Ferrari N.V., (“RACE”), is a mispriced spinoff that is a luxury good manufacturer (insulated sales) growing top line and bottom line valued at under 11.0X 2016 EV / EBITDA. The company is led by a proven executive, pays a modest dividend, and is levered at under 1.0X.
First and foremost to understand the pitch, we must agree on the fact that classic cars are an investment. This is not a thesis on the merits or demerits of whether it is a good investment, but it is one nonetheless. There is a market for these products that is currently underserved.
The Company has cleverly limited production and maintained exclusivity in order to build up their own backlog and set a floor on margin. This is a careful game, but the CEO has maintained that he can grow production by at least 25% without hurting the overall appeal of the product. (1)
This vision originally announced in 2014 is becoming a reality:
adj ebit (€M)
adj ebitda (€M)
*LTM as of June 30, 2016 and compared against 2015
Q2 – 2016 Gudiance:
And we are confirming our full year guidance as follows: shipments at approximately 8,000 units including our supercars; net revenues greater than €3 billion; adjusted EBITDA greater or equal to €800 million; and net debt lower or equal to €730 million.
Sergio is clearly sandbagging; they are already at their 2016 guidance in terms of all of their projected metrics and they have yet to release the 2nd half of the year
When asked on the most recent conference call about production hitting 9,200, Sergio had the following vague answer:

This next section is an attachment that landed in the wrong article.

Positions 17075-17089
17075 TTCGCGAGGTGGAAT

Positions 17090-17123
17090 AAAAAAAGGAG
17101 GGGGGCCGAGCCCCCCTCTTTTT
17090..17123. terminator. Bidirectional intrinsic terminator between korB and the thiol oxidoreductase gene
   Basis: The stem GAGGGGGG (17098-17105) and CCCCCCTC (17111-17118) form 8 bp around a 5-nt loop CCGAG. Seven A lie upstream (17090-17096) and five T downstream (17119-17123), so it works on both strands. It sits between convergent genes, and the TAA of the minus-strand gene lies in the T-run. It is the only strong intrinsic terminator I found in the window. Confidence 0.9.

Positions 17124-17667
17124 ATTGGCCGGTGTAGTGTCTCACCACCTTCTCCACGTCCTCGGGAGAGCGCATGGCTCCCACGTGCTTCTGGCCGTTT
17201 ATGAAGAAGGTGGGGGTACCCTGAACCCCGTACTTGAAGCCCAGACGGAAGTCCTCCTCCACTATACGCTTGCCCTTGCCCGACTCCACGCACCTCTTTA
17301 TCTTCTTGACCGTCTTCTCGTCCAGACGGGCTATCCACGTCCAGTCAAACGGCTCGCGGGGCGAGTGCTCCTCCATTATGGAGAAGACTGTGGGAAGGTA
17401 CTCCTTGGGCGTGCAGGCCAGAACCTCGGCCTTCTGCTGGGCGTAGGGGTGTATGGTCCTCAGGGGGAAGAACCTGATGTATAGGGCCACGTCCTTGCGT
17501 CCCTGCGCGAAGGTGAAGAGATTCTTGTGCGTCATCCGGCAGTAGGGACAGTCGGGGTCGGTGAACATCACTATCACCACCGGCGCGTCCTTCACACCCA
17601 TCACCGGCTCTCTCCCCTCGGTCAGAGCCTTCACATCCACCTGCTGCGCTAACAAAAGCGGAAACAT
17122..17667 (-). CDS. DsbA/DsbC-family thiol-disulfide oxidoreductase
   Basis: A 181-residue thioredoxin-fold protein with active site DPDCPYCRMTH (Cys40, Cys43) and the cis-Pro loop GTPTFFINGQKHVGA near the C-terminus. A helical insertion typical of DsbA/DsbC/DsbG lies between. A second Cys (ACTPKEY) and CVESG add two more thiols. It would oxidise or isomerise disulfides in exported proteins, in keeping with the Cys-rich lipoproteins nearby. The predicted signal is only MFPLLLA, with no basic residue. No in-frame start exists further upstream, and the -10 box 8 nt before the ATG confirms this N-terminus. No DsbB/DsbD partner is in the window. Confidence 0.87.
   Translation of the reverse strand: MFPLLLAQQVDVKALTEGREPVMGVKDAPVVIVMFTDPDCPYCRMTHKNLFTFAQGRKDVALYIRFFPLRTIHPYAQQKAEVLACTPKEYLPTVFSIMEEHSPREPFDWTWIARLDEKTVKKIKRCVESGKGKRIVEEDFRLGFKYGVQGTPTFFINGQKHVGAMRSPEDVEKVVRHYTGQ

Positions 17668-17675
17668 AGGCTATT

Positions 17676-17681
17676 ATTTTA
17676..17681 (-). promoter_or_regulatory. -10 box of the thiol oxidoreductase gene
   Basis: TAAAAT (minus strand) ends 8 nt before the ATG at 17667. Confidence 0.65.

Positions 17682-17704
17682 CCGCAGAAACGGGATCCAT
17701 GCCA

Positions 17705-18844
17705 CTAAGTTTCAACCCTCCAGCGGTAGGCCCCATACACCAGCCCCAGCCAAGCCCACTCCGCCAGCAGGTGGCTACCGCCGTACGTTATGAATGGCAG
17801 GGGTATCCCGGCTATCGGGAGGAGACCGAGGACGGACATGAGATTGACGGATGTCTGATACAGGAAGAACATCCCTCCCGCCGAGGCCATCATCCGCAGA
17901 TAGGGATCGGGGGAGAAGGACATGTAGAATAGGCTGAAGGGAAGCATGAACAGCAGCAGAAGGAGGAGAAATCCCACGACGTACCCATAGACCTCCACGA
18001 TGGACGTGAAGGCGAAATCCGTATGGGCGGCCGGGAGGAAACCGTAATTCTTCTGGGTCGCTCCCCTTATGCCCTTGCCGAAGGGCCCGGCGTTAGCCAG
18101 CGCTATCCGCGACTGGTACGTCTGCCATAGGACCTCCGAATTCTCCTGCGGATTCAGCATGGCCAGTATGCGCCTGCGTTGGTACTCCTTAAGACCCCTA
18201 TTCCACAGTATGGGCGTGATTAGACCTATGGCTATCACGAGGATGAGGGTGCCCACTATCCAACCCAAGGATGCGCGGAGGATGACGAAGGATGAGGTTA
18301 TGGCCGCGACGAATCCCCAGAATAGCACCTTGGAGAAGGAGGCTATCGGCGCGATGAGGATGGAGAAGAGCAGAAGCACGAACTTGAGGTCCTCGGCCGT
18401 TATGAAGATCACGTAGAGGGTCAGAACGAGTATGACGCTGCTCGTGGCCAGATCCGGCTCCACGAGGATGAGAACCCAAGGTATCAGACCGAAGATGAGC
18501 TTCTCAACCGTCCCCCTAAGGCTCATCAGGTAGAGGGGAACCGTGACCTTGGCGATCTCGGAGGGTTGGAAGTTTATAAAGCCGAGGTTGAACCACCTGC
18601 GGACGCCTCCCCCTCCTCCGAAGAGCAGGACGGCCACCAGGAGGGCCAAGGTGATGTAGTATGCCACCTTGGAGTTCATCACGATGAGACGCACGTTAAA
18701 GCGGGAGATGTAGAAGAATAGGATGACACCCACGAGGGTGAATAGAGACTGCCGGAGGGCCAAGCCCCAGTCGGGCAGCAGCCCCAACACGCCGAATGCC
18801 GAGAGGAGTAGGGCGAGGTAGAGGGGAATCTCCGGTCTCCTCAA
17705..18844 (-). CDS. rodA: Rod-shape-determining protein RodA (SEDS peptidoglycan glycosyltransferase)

I think we'll stick to the forecast that we gave you in the past. There's no momentous change. I think we need to grow the brand in total consistent parallel fashion with the growth of the market. (…)The potentially available population of customers to Ferrari is a growing population. And it's global and I think that we have the global footprint in terms of distribution to service that customer base. And I think that's important for us to go forward. I think it's a key element in the development of our portfolio. I think we need to be able to tweak these positive element market conditions and I think that we have done a number of things here, and you will see hopefully and as we keep on revealing these products, that we have understood that requirement. And I think you'll see numbers growing accordingly.
He goes on further to discuss margin:
Well. Somebody asked me the question on this thing and the consistent question is what are we doing on pricing? And I think the right - the short answer is that we're doing everything we can and we have started moving price on some of our vehicles now, and we have done it in an intelligent way to make sure that we give advanced warning to our customers. So it'll take some time to work its way through but the pricing actions are in place and we'll continue to take them as we see opportunity arise.
This is all code for: I’ve done this before, and I’ll do it again. And our customers are price agnostic, and I have to grow earnings so why would I not raise the prices on them?
To further elaborate, when asked about whether or not he’s saturating the market with limited edition vehicles, Sergio went on:
I have noticed certainly in terms of the approach that we have taken, we have noticed no level of saturation or discomfort with the numbers that we've pointed out
Balancing price and demand is not easy, but we are in good hands.
At its core, this is a bet on Sergio. In May 2016, Sergio was appointed CEO. He replaced Amedeo Felisa, who had been with Ferrari for 26 years
He spearheaded the merger between Chrysler and Fiat, and has grown US sales for 70 straight months. The spinoff was his baby, and his path appears to be laid so now its just down to execution. To a certain extent, this eliminates some of the key employee risk that is associated with this trade.
(1) Mr. Marchionne has hinted that yearly production could go to 10,000 vehicles without denting the $250,000 average sale price for Ferrari cars or the company’s bottom line.